Your guide to a perfect Ramadan diet

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The holy month of Ramadan is a challenge for Muslims all over the world. During it, complete abstention from food and drink is required during daylight hours, meaning that only a couple of meals are permissible- pre-dawn and just after sunset, often occurring around 4am and 7pm.


It can be incredibly hard to follow a healthy diet on such an unhealthy dietary protocol as this. The risks are high, the willpower is low, and the body’s ability to take in and process nutrients is severely hampered. Side effects of fasting- especially going without proper hydration- can include nausea, dizziness, sickness, digestive complaints, lethargy, headaches, low blood pressure and intense fatigue.


However, if you’re clever about it, following a Ramadan fast doesn’t have to be quite so ruinous to your health: a Ramadan diet can be as healthy as you make it.


Healthy Ramadan tips

Drink plenty when you can. It is incredibly unhealthy to go for more than a few hours without drinking, and the risks from dehydration far outweigh the risks from under eating. If you need to, buy some powdered electrolytes or isotonic drinks and take them in plenty up until the break of dawn, and with your Iftar food in the evening. Avoid caffeine, as it will only compound the problem.


Though it is assuredly bad for your physical health- or at least not as healthy as following a more conventional eating pattern- there are some mental and lifestyle benefits that can be taken from a Ramadan diet plan. It is a perfect opportunity for self-reflection, and for breaking some of the bad habits that we all fall into from time to time.


To mitigate the damage- and, in fact, to make the most of the health benefits that periodic, intermittent fasting can bring- you will need to perfect what you’re eating. Ditch the sugars and the processed foods and stick instead to whole foods, lean proteins, slow burning carbs and healthy fats. Type and quality is everything, here. Keep your Ramadan diet simple and natural: though you will have fewer calories than normal, everything should be balanced to keep you fit, healthy and active for the month.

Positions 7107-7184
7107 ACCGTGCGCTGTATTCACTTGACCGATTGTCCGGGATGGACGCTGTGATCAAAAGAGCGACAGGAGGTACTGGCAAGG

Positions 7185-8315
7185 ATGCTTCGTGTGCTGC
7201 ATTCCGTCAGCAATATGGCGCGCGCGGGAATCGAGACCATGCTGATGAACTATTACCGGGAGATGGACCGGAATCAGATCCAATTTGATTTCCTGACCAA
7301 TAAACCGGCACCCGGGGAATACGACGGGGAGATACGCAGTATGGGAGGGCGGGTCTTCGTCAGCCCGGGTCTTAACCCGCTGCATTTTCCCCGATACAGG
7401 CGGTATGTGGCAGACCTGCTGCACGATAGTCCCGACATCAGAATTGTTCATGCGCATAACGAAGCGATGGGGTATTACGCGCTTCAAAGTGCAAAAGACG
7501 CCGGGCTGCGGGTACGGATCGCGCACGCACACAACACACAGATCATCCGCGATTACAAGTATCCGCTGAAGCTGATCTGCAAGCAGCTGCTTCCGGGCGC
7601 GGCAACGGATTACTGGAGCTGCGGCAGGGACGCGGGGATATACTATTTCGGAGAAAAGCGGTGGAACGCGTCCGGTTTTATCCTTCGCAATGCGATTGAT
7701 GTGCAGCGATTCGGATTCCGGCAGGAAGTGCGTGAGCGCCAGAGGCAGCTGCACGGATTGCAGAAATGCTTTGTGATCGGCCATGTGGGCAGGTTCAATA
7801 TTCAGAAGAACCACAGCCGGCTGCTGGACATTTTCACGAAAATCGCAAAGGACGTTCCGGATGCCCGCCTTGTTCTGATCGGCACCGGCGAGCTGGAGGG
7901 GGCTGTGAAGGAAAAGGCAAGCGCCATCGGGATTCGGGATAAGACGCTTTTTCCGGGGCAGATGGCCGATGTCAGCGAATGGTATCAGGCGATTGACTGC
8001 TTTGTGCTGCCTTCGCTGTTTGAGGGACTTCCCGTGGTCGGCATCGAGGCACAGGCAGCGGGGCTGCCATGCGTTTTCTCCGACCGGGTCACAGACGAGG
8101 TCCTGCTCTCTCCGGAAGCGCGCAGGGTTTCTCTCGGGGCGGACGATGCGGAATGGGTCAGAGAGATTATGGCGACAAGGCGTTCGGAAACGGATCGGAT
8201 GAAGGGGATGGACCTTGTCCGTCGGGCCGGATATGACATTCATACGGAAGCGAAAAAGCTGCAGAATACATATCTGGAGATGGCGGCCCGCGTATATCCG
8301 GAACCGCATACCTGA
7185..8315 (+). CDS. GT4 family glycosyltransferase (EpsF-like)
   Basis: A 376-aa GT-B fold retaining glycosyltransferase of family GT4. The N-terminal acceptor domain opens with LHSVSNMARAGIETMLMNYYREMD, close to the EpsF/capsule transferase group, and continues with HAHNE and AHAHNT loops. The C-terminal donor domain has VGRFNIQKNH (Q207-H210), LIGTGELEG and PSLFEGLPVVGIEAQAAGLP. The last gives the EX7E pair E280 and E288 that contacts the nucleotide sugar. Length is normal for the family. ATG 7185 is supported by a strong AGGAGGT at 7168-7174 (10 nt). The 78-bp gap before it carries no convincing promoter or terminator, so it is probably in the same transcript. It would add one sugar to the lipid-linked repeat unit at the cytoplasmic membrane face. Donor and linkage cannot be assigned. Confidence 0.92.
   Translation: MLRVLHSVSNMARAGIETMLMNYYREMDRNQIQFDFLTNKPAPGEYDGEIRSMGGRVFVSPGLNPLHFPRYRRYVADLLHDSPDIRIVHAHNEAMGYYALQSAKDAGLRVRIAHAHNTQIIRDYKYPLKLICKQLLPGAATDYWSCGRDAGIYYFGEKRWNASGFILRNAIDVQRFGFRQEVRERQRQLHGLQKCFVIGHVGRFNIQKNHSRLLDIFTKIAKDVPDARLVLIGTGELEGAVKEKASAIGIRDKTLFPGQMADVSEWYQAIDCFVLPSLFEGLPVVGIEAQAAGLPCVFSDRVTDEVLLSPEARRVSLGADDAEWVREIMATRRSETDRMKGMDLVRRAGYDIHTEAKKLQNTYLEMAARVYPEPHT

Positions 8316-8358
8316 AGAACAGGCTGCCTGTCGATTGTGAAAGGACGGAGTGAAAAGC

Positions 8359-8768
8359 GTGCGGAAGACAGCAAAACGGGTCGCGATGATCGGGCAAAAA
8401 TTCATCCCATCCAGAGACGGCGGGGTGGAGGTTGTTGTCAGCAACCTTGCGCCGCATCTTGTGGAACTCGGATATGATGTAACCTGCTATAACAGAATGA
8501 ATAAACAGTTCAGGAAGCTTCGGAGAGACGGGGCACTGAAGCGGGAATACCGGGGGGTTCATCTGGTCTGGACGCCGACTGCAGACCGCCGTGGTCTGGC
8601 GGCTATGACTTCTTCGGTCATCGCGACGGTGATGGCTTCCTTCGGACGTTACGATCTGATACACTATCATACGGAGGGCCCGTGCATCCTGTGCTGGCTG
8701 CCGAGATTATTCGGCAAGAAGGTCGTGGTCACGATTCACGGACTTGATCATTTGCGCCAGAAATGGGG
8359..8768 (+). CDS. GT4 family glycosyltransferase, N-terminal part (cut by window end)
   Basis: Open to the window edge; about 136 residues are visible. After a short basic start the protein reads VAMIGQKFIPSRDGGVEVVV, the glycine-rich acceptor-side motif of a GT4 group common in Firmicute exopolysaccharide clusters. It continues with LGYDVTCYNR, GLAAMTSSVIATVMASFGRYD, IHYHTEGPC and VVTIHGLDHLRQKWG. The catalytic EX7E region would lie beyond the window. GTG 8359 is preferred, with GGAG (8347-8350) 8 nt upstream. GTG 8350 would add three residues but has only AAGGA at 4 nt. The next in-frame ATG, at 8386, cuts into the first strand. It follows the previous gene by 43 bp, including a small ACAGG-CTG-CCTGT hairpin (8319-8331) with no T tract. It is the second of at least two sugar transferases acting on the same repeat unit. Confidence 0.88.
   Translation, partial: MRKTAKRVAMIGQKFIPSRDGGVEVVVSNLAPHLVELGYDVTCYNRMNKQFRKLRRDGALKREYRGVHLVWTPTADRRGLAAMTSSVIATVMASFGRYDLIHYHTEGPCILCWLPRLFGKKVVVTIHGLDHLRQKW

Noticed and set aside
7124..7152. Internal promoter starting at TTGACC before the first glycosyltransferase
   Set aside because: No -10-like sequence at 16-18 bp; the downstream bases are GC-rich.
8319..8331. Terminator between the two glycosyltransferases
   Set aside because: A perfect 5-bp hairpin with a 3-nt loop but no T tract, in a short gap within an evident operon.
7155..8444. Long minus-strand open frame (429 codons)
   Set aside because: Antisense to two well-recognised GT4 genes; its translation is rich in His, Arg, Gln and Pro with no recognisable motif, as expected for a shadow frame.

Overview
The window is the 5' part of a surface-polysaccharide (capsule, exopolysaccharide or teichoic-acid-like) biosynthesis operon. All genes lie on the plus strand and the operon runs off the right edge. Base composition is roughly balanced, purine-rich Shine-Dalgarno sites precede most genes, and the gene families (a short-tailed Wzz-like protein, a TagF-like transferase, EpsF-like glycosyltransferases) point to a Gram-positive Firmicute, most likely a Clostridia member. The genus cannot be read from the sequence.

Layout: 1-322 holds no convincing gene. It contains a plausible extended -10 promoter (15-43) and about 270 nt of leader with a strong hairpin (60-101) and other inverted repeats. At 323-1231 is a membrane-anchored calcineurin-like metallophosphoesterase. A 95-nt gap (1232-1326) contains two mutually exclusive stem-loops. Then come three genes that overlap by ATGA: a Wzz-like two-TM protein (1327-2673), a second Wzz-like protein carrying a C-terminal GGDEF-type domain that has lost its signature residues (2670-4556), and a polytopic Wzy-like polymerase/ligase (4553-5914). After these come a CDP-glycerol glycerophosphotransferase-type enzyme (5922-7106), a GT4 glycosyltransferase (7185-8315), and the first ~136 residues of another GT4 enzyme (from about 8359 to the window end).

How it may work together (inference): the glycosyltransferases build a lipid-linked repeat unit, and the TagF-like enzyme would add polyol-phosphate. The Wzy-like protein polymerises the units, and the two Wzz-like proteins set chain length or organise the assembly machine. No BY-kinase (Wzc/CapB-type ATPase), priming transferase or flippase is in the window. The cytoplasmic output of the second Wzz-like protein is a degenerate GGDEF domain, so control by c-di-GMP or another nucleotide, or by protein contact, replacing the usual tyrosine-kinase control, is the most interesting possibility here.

Consume food from all major food groups, and make sure your carbs are from slower burning sources like oats, brown rice and pulses.


The major food groups are:

  • Fruits & vegetables
  • Carbs such as whole grains (oats, brown rice, bulgur, quinoa) potatoes and pulses (beans , lentils)
  • Protein such as meat fish chicken and eggs
  • Healthy fats such as nuts olives and avocados
  • Dairy products such as milk and cheese


Nutrient timing is also important, and you will want to place different emphasises on the foods included in your suhoor and iftar.


For suhoor, go for those longer lasting, complex carbs, mixed with high fibre ingredients and good quality protein like lean meat or fish. This will keep you energised for longer and will give you a feeling of satiation throughout the day. Drink plenty and go for fruit juices and isotonic drinks instead of teas and coffees that will act as diuretics.


For iftar, keep it traditional and break your fast with dates and water. This will help to boost your electrolyte and sugar levels, whilst rehydrating you and giving you a refreshing treat at the end of a long day. Dates are easy to digest, lead to direct satiation, keep your bowel movements regular and prepare your stomach for a more substantial meal. After the dates, go with high protein and fatty foods to give your body everything it needs to repair and heal overnight.